Habitat Piles: Turning Garden Debris Into Shelter and Sculpture
This is part of a series with Gardenista, which ran on August 24, 2023.
Photo: Edwina von Gal doesn’t throw away anything from her garden. Clippings go into compost and any branches that fall or break from storms get turned into habitat piles that are embedded throughout her property on Eastern Long Island. She and her team love the process of knitting branches together to build this nest. “It’s meditative,” she says.
With all the recent storms and severe weather happening, it feels like we’re besieged with debris from trees and shrubs. Instead hauling it to the landfill, where it will just add to methane pollution, make something beautiful and beneficial out of it. In fact, keeping garden debris, or biomass (organic matter like branches, stems, and leaves), on your property is one of the principles of nature-based gardening we introduced in last month’s column with Perfect Earth Project. Brush piles offer protection to birds, like wrens, thrushes, and warblers, and other wildlife, like amphibians, reptiles, and small mammals. Leaf litter becomes homes for insects. And when biomass decomposes, it feeds your soil—for free!
There are artful ways to display biomass in your garden. Take a cue from Edwina von Gal, founder of Perfect Earth Project, who constructs striking sculptures out of debris gathered from her yard on Eastern Long Island. She’s woven branches through tree trunks, built walls out of logs, and knitted sticks together to create large nests. “Tailor the style of your habitat pile to the style of your garden,” she says. If your garden is tightly managed, create something more deliberate, recommends von Gal. On the other hand, if you have a meadow or loosely planted beds, like von Gal has in her garden, you can be freer in your construction.
At Chanticleer garden in Wayne, PA, assistant horticulturist Chris Fehlhaber constructs a habitat pile each year after the meadow is cut back in early spring. (He waits as long as possible to cut back the meadow with a scythe to allow for overwintering insects to emerge.) To craft the stack, Fehlhaber drives a wood stake in the ground and builds around it so that it’s sturdy and strong. “I start by creating a level base and then work around the pole in either a clockwise or counter-clockwise rotation to ensure there is plenty of overlap for strength, stability, and balance,” he says. He continues the process until all the material is used. “Then, I gather woody debris from the previous year and ‘top’ the stack with it, arranging the branches on top to create a well-balanced dome, which helps weigh the top down and sit it neatly around the pole.”
“Songbirds, insects, toads, and snakes have all been observed utilizing the stacks for shelter,” says Fehlhaber. He’s spied goldfinches using them to feed on seedheads in the meadow during fall and winter and to hide from predators, like red-tailed hawks. “The coarse nature of the stacks means there are many niches for birds and wildlife,” he says.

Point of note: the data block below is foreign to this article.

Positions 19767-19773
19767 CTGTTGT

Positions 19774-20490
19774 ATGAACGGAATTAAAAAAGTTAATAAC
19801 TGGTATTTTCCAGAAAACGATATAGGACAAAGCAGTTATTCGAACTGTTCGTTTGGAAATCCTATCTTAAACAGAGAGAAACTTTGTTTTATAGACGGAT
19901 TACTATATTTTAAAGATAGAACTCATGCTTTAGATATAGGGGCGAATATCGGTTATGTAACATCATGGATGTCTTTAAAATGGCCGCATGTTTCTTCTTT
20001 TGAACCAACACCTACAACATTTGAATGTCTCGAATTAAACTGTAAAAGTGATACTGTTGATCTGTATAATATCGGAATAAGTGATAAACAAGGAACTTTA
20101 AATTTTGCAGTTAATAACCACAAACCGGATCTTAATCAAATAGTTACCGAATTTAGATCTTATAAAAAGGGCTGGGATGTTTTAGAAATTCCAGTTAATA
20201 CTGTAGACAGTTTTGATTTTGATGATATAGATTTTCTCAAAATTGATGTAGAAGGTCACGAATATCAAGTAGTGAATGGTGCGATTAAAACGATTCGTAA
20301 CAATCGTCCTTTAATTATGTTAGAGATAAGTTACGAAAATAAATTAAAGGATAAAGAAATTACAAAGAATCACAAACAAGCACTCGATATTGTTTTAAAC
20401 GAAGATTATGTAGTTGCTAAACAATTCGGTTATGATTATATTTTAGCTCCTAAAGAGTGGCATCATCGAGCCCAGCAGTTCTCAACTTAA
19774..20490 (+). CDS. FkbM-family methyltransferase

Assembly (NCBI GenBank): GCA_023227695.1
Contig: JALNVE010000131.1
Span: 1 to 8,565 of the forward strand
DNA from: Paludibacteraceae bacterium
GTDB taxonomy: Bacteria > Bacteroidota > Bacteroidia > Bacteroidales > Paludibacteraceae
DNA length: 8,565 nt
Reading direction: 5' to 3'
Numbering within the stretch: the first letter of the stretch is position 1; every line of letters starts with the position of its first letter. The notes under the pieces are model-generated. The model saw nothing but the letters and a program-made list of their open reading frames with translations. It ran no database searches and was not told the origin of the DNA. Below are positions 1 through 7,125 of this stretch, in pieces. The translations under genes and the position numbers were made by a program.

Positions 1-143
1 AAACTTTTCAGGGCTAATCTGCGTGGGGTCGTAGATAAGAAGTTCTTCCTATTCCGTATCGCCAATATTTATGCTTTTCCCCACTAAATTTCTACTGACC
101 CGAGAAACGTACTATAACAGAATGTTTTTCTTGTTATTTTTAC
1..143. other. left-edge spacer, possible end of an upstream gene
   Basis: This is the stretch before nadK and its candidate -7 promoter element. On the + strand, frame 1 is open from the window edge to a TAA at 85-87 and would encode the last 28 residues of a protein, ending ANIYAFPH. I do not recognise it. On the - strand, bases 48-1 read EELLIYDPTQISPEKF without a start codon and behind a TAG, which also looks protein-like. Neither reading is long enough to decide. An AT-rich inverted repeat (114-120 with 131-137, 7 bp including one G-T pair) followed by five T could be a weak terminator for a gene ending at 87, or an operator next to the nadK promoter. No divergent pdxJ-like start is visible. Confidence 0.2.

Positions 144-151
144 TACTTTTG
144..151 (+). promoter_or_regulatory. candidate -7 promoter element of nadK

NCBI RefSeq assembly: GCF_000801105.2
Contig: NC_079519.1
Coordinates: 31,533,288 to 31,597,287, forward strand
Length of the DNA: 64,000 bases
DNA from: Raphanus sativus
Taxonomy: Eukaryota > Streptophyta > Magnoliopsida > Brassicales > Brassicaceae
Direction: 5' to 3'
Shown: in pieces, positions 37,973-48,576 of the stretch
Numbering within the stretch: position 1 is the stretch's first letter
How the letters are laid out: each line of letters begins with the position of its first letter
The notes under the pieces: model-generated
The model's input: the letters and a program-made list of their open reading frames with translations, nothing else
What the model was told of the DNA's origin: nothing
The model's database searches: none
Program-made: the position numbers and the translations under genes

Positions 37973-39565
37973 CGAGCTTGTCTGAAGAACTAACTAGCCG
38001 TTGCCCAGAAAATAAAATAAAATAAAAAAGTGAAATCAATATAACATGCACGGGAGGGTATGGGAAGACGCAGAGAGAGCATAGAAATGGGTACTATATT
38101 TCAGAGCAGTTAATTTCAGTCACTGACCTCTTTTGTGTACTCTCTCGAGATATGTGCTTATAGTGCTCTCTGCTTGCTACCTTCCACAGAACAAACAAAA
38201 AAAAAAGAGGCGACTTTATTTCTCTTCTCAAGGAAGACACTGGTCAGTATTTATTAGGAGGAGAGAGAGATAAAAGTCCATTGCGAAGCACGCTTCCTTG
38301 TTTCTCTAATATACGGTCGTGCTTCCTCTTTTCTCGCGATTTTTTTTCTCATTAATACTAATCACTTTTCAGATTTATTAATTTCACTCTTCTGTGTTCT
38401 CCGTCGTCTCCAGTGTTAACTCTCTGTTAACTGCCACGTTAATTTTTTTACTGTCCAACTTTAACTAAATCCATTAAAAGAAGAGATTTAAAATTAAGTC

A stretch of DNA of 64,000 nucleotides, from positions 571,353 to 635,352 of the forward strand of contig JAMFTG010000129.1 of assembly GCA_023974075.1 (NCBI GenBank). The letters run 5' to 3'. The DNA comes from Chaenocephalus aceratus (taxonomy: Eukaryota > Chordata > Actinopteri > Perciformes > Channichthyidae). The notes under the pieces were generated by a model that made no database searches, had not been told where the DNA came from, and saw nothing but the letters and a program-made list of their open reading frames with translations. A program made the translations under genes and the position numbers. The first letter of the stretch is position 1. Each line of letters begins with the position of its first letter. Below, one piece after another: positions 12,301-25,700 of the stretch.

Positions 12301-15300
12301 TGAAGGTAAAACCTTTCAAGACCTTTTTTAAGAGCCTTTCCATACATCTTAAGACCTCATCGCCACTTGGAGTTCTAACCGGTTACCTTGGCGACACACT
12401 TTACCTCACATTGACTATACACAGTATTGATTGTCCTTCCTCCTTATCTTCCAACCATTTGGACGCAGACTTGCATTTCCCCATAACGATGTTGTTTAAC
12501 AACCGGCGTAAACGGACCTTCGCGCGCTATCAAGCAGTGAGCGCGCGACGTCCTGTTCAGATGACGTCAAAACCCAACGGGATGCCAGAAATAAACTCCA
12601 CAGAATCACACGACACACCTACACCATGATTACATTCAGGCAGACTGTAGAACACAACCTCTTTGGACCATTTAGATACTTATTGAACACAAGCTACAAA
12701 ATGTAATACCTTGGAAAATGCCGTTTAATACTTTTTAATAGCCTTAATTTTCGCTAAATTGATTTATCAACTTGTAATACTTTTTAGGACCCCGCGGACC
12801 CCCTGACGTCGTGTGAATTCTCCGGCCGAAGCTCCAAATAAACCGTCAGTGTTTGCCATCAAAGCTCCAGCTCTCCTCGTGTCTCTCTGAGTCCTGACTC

Channel your inner Andy Goldsworthy or Maren Hassinger (see her inspiring exhibit at LongHouse Reserve, made from branches gathered on the property), and create art from nature. “Think of every fallen branch you find or invasive shrub you cut down, as a new opportunity,” says von Gal. “Be creative and have fun.”
[Photos by Melissa Ozawa]
Stack logs from fallen or diseased trees you removed to create walls or screens in your garden. They also provide habitat for native bees, chipmunks, and snakes. “Yes, you really do need snakes,” says von Gal. “They eat voles and other small critters, like white-footed mice, a primary vector of Lyme disease.” Here, a border of cutleaf coneflower (Rudbeckia laciniata) thrives behind the wall.
Instead of discarding the branches of non-native California privet (Ligustrum ovalifolium) she removed, von Gal wove them into the trunks of native Eastern red cedar trees (Juniperus virginiana).
This beautiful nest of pinecones, needles, and branches will breakdown over time, feeding the soil.
Several years ago when I was at Chanticleer, the dreamy garden in Wayne, PA, I fell for this simple habitat pile tucked away in the meadow. Chris Fehlhaber builds each stack around a center post. As the stack settles, gaps form around the post. “Bumblebees use this gap to gain access to the interior of the stack, which is likely relatively well-sheltered and dry, to make their nests,” he says.
Photo: Chris Fehlhaber
At Chanticleer, this habitat pile sits among spring-bloomers. “Today, the stacks are part of what I call a carbon positive approach to maintenance as no fossil fuels are used, ever, only gardener power,” says Chris Fehlhaber, who makes the stacks every spring.
Photo by Chris Fehlhaber
In winter, Chanticleer’s graphic habitat stacks become snow-covered sculpture